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Nine Inch Nails - The Downward Spiral CD (album) cover


Nine Inch Nails


Crossover Prog

4.04 | 140 ratings

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Conor Fynes
Prog Reviewer
4 stars 'The Downward Spiral' - Nine Inch Nails (8/10)

Using a hefty dose of anger and disillusionment to his benefit, Trent Reznor has hereby created one of the most unique and disturbing albums I've ever listened to. To anyone that isn't familiar with the term 'industrial' in the musical sense, it will be a bit difficult to explain how this music exactly sounds. Having been under the impression that this strange and unexplored genre had alot to do with using atonal machine sounds as instruments, I had been turned off to even looking into it for a while. However, after having been given the explanation that the realm of 'industrial' was an extension of the psychedelic scene - exploring music by experimenting with new, as yet unheard sounds - I decided to start my journey into this genre with a band I had already heard plenty of good things about. While I had heard a few fleeting moments of NIN beforehand, this would be my first experience with Reznor's music, and suffice to say, I'm very happy that I made the leap of faith.

The first listen to 'The Downward Spiral' as you can imagine, was something of a system shock. I wasn't sure whether it was amazing in it's arrangement and density, or unlistenable in it's atonality and heaviness. As the music first starts going, the listener is bombarded with a collage of controlled noise with a subdued vocal melody singing over top of it. Before long though, some strong melodic hooks are thrown in as a perfect counterbalance to the harsh tones. This style and emphasis on dissonance carries out through most of the album, with a few segments (such as the interlude 'A Warm Place') counting as exceptions.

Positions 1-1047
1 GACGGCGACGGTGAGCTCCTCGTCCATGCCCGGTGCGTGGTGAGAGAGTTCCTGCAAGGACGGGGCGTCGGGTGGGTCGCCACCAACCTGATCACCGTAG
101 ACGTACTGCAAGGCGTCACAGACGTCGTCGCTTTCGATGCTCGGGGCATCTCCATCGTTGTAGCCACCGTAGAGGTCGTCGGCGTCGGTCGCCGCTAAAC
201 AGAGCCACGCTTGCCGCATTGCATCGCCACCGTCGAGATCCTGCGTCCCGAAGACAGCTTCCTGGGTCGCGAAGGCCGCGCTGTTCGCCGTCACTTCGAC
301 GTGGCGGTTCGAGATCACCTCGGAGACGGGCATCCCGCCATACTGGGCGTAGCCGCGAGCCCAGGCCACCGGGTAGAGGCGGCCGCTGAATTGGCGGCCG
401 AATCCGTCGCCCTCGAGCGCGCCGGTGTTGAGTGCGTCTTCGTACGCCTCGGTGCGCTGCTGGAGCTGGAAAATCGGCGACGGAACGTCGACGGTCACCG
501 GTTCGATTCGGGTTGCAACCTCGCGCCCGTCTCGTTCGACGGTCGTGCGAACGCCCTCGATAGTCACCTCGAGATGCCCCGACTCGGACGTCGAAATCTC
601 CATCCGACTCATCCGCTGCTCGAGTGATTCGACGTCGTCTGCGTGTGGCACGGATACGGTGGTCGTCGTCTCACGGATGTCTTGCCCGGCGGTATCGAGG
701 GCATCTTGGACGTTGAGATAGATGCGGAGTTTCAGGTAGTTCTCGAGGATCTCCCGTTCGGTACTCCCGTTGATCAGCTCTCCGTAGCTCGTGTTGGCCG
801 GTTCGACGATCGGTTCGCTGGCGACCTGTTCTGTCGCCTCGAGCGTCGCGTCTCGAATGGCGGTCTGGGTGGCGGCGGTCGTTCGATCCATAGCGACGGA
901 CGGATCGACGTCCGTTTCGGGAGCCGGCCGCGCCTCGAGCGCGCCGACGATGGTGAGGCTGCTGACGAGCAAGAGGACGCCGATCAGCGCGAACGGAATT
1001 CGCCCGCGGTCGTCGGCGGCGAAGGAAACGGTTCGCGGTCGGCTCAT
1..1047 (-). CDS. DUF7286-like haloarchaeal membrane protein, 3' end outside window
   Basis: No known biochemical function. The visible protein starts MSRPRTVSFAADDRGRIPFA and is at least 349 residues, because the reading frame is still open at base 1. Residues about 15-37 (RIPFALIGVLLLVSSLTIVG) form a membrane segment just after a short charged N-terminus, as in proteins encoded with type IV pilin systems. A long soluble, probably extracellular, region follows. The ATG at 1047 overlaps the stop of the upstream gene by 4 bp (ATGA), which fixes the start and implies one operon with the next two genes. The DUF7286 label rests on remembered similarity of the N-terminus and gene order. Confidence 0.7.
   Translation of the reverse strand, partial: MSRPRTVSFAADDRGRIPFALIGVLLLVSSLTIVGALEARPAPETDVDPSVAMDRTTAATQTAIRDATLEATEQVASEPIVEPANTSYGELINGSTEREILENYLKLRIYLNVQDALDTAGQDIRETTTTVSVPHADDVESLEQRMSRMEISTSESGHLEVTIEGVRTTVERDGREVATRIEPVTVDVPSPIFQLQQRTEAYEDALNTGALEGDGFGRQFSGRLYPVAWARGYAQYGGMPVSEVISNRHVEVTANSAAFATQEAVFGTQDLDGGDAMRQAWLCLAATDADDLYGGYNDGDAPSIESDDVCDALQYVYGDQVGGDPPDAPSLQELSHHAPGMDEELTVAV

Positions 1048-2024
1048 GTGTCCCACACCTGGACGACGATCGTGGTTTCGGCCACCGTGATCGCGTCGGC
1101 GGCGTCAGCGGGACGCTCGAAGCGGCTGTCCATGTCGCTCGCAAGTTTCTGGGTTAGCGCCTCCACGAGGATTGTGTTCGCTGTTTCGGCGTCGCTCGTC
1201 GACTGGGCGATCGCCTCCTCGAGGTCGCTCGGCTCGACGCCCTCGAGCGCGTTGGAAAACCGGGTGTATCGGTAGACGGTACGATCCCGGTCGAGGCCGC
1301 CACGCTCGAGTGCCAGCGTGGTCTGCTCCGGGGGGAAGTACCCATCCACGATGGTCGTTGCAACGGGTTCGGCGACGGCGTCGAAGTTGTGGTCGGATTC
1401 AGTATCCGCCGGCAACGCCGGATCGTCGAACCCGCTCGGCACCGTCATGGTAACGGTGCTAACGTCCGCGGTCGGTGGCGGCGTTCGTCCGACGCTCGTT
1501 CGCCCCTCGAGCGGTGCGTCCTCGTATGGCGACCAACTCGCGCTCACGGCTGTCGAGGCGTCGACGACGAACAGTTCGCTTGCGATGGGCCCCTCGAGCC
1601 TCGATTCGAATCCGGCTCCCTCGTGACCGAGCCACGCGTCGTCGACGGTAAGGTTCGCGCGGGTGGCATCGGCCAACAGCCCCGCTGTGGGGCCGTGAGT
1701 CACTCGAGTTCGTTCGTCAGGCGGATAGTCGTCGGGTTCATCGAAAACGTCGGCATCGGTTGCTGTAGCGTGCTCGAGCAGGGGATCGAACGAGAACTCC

While the songs themselves are enjoyable, possibly the most enjoyable thing about 'The Downward Spiral' is it's sense of experimental production and sonic density. At any given time, there are multiple things going on, which can make it a pretty challenging listen at first until you start getting a hang of the basics. The sounds and loops used here are also a point of interest, because alot of these sounds cannot be heard in nature as we would think it. While most rock bands focus on the melodies and songwriting and seem to forget about the importance of the actual sound itself, Trent Reznor seems to be meticulous in the way he crafts the sounds of the studio to his liking. What emerges is something that can only be described as sounding 'dystopian.'

'The Downward Spiral' is described as being a concept album about one man's decent into insanity. While there isn't a real flowing narrative here, the general running tone of the album helps to bind it together as a single piece of music. While the middle section of the album seems to be a bit of a dip in quality ('I Do Not Want This' is a good track, but doesn't compare too well to the rest of the fantastic music) the final moments make up for it and more. Strangely enough, Trent Reznor decides to top off the album with a track thats quite unlike the rest of the album that came before it. 'Hurt' is what you could call Nine Inch Nails' version of a ballad; poignant, dense yet filled with emotion and poignance. Being quite a bit more melodic and laid- back than alot of the other music here, it makes for a really heart-wrenching end to an album which I can safely say has changed my view on music.

Conor Fynes | 4/5 |


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